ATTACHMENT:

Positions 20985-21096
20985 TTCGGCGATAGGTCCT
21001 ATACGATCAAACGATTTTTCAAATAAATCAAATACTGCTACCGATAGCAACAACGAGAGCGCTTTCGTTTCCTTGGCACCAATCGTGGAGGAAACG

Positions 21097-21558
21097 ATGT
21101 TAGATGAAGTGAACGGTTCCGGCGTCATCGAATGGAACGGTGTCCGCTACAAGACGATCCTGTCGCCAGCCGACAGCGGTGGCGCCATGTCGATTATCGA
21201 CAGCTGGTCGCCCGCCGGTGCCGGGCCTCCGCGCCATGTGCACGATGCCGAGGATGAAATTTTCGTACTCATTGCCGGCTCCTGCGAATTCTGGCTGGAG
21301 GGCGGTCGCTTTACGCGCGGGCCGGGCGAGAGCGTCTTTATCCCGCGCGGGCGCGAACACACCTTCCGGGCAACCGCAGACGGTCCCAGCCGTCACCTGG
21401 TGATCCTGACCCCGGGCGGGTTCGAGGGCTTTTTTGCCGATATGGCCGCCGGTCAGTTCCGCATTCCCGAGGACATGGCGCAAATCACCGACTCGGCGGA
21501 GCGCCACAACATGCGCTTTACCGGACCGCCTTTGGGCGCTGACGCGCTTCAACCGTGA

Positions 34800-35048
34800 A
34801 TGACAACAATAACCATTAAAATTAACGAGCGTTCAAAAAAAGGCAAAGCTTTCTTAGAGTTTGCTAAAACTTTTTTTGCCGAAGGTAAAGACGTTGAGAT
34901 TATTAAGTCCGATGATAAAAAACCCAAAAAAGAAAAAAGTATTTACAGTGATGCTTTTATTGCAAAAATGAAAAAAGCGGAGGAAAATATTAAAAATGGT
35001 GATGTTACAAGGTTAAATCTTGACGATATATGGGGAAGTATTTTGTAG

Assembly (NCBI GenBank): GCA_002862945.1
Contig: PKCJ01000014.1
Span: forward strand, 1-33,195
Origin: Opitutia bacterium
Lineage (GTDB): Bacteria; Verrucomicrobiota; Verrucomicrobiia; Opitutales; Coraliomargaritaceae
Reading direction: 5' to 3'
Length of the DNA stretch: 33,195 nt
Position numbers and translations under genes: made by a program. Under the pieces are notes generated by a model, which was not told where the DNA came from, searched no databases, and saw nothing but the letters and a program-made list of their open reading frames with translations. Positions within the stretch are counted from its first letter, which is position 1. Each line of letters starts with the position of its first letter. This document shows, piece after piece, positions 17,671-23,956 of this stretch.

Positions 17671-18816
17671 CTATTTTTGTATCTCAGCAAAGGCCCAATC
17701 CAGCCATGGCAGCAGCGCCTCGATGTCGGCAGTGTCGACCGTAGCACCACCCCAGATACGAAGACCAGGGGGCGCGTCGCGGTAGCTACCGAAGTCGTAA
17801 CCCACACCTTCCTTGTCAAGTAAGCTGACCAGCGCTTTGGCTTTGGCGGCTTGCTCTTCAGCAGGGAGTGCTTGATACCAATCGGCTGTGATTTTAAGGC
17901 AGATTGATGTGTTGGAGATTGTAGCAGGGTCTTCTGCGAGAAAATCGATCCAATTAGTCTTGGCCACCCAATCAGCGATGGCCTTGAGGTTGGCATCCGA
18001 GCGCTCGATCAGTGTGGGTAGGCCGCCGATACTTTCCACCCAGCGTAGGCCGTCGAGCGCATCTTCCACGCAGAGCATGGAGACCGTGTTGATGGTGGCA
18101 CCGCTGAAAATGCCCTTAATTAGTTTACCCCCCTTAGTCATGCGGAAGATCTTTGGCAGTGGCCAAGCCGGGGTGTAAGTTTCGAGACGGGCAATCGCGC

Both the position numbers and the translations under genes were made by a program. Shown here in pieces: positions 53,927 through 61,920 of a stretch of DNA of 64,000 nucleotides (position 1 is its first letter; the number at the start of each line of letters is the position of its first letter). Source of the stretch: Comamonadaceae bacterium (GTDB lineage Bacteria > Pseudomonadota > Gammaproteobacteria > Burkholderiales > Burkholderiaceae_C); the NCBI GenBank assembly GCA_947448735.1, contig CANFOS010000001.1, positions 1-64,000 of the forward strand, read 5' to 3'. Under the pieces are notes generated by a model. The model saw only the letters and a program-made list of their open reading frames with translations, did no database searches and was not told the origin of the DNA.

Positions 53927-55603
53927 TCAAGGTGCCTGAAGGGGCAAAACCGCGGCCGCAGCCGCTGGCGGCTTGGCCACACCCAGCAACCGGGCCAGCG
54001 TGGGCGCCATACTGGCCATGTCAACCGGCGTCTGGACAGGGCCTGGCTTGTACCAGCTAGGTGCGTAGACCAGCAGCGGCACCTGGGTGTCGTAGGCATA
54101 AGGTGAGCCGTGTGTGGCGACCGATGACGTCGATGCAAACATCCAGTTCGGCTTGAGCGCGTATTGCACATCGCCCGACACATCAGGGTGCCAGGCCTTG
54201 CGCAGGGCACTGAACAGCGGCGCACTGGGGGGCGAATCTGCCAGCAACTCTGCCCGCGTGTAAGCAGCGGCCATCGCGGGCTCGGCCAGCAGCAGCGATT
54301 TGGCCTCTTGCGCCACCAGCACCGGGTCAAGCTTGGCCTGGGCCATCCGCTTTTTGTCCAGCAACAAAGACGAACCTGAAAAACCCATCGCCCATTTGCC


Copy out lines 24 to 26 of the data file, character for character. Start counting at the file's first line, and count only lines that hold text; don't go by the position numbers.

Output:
Positions 17671-18816
17671 CTATTTTTGTATCTCAGCAAAGGCCCAATC
17701 CAGCCATGGCAGCAGCGCCTCGATGTCGGCAGTGTCGACCGTAGCACCACCCCAGATACGAAGACCAGGGGGCGCGTCGCGGTAGCTACCGAAGTCGTAA